when they are good
Your garden area is beautiful!
Do you stake your Delphs? If not, how do they survive wind and rain?
Ditto what Mytime said!
Great job! Love those Delphinium...anyways, I got a photo, of the 'uncomplicated' process of sowing some 'Pacific Giants' in a baggy with a coffee filter, to share. (Not to hijack your post.... as I thought you may have asked me, David.) This is just past the point at which I'd normally have already been pricking them out with a tooth pick, & into a seedling tray. (Especially to fill in, where ones didn't make the first round!)
Would have done it a bit sooner, but life's other responsibilities can get in the way of gardening & people come first, in list of priorities.... ( I also hope the photo isn't way too much, for some people's service providers- apologies to those.)
Oh & lest I forget again, in the first photo of yours, is that a Dudleya there at the bottom center? & if so, where ever did you manage to find that beauty? Thanks.
Nice stand of Delphiniums! Very pretty. I was going to grow those this year and got side tracked. In the past when I did have them for a few seasons, I did have to stake mine.
Gringo, thanks for posting that photo of your germinated Delphinium seeds. IÃ¢ÂÂll have to try that technique next time. It looks pretty simple.
Lovely pictures. I have several stands of delphs and some flop - others don't. I have no idea why. I only stake the ones that have been growing in one spot for years and I know they are ones that will eventually flop if there is enough wind (or if a varmint decides to make a bed).
prariemoon; not a problem at all! I guess the way I typed instructions & the follow up, sounded like a lot more work, than it actually is, in reality.
I probably spent more time in total, just typing about it, than it does to accomplish starting them this way, using this method. Probably, including the total time spent transplanting too, by now.... lol
Well, it's a real nice trick for Delphiniums because they don't have the highest percentage of germination and to see what has germinated before you plant out is a plus to me. Post photos when your plants start growing. :-)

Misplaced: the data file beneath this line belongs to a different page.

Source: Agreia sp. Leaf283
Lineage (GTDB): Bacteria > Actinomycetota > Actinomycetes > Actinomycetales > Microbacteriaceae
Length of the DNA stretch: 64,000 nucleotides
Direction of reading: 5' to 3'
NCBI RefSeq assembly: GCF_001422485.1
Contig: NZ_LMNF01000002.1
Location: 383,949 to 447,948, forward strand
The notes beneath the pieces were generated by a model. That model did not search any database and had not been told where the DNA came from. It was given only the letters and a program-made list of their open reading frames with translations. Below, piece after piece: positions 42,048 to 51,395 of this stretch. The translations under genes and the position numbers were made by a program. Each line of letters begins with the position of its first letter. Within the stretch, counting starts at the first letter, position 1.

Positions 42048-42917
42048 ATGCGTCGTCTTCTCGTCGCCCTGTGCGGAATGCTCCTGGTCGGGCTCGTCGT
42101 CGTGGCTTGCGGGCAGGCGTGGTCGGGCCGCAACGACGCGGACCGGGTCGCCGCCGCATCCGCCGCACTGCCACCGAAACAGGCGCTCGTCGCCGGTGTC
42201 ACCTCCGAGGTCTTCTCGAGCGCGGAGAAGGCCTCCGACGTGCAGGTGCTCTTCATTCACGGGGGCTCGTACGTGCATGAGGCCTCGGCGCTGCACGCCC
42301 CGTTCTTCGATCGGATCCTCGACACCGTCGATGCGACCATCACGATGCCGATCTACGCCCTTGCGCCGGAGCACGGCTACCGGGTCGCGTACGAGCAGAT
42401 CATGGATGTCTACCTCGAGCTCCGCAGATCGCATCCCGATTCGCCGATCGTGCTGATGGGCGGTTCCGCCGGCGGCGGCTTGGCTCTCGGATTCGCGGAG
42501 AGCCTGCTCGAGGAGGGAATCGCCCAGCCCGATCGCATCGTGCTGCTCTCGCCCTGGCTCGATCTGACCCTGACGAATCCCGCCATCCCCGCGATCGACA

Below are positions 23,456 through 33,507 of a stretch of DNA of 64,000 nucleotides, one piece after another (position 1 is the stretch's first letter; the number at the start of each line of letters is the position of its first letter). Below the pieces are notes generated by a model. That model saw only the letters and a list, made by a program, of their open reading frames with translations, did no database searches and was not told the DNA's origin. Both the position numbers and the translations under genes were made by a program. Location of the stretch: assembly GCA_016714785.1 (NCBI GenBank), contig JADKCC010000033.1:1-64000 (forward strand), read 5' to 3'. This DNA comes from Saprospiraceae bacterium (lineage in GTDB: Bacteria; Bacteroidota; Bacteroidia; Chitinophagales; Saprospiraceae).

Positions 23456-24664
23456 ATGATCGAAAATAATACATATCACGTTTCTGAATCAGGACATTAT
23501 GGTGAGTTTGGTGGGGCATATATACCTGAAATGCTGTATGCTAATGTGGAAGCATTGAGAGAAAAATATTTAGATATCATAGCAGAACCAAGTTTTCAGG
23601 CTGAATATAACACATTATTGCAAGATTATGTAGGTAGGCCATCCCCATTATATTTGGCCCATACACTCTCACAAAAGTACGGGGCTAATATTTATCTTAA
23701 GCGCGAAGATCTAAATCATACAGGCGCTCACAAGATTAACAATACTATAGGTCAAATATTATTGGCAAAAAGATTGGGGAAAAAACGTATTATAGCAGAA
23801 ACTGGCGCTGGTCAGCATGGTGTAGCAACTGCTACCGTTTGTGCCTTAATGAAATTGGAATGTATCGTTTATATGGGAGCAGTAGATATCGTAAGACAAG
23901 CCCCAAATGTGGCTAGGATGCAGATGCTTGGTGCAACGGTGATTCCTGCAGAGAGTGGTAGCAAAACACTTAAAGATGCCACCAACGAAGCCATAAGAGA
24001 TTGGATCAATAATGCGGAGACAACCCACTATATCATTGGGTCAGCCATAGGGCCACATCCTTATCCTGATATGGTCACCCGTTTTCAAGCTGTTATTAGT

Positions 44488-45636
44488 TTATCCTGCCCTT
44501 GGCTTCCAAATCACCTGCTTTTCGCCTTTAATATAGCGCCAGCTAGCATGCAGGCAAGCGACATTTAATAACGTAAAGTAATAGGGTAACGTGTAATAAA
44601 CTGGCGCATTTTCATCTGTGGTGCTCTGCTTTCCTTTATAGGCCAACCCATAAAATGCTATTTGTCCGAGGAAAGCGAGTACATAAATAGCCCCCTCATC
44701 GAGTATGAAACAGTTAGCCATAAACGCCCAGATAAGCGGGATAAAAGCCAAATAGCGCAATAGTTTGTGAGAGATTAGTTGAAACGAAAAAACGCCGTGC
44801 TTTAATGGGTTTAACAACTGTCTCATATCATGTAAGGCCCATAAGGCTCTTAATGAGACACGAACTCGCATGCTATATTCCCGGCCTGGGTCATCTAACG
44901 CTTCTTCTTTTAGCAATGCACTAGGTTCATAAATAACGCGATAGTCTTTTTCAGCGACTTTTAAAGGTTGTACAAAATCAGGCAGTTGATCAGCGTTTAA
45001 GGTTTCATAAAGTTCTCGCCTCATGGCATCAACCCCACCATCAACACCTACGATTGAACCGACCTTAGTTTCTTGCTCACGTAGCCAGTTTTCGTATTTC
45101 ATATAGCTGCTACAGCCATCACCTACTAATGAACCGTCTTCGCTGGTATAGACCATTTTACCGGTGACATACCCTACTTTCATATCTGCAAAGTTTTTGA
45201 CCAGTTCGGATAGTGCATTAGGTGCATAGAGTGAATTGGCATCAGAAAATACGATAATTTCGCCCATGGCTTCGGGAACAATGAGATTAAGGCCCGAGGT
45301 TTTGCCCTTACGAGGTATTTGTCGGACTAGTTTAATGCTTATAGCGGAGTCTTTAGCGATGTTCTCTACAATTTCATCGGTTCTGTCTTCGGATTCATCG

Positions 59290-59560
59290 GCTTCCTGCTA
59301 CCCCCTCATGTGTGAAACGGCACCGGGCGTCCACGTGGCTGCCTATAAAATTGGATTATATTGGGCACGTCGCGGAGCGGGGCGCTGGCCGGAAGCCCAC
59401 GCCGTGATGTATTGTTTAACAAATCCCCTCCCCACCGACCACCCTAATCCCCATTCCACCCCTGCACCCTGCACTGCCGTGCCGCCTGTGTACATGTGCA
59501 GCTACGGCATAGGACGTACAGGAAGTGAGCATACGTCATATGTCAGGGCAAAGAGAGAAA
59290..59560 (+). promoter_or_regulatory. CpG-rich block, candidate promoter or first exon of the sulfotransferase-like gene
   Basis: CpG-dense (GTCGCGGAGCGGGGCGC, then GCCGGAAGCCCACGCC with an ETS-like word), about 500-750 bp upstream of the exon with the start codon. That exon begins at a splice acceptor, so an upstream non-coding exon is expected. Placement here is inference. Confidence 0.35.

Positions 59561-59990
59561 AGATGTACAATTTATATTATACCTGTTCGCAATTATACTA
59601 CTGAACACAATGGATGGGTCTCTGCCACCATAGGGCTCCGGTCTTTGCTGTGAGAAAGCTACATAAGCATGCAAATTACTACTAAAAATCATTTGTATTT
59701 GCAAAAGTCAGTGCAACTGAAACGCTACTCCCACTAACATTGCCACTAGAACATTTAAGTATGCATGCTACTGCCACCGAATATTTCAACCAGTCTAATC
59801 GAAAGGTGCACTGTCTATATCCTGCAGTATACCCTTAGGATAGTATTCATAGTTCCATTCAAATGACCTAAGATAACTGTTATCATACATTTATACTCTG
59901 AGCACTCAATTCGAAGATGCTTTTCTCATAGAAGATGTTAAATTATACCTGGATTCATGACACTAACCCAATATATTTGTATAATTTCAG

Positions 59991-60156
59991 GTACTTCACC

David I know you are focusing on delphiniums and I'm sure those are nice as everyone says, but since I cannot or would even try to grow delphiniums I look at your garden from the standpoint of an artist. Again I say the composition is outstanding along with the balance of color which trumps any one single element. Sorry but I just cannot focus on just the delphiniums except as a nice vertical element. On that note, I love the grasslike element in the middle of the pond, what is that? It gives a wonderfully sophisticated contrast to the rounder flowering plants and is the first thing to catch my eye because its a kind of nice surprise which jumps out in contrast, in a very effective but subtle way.
As far as plants I'm interested in, I have to ask what is the agave-like white plant front and center in the top photo? Thats the one I'd be pointing at and asking about if I was visiting because I'd want one.
I love the touches of light yellow which add some warm tones. Although some people snub and even hate yellow for some reason I cannot fathom, I don't care for all pink and purple gardens myself so that really pulls it out for me and balances the color scheme.
Take all this from a Midwesterner who lives in a different clime & who specializes in all American Gardens so if I tread on any toes here,*&^%$#@Q I apologize in advance, feels like walking on eggshells a lot of the time.
An extremely beautifully put together garden. A delightful composition.
Do you have any advice for growing delphs? I am about to attempt my first one, one of the New Zealand hybrids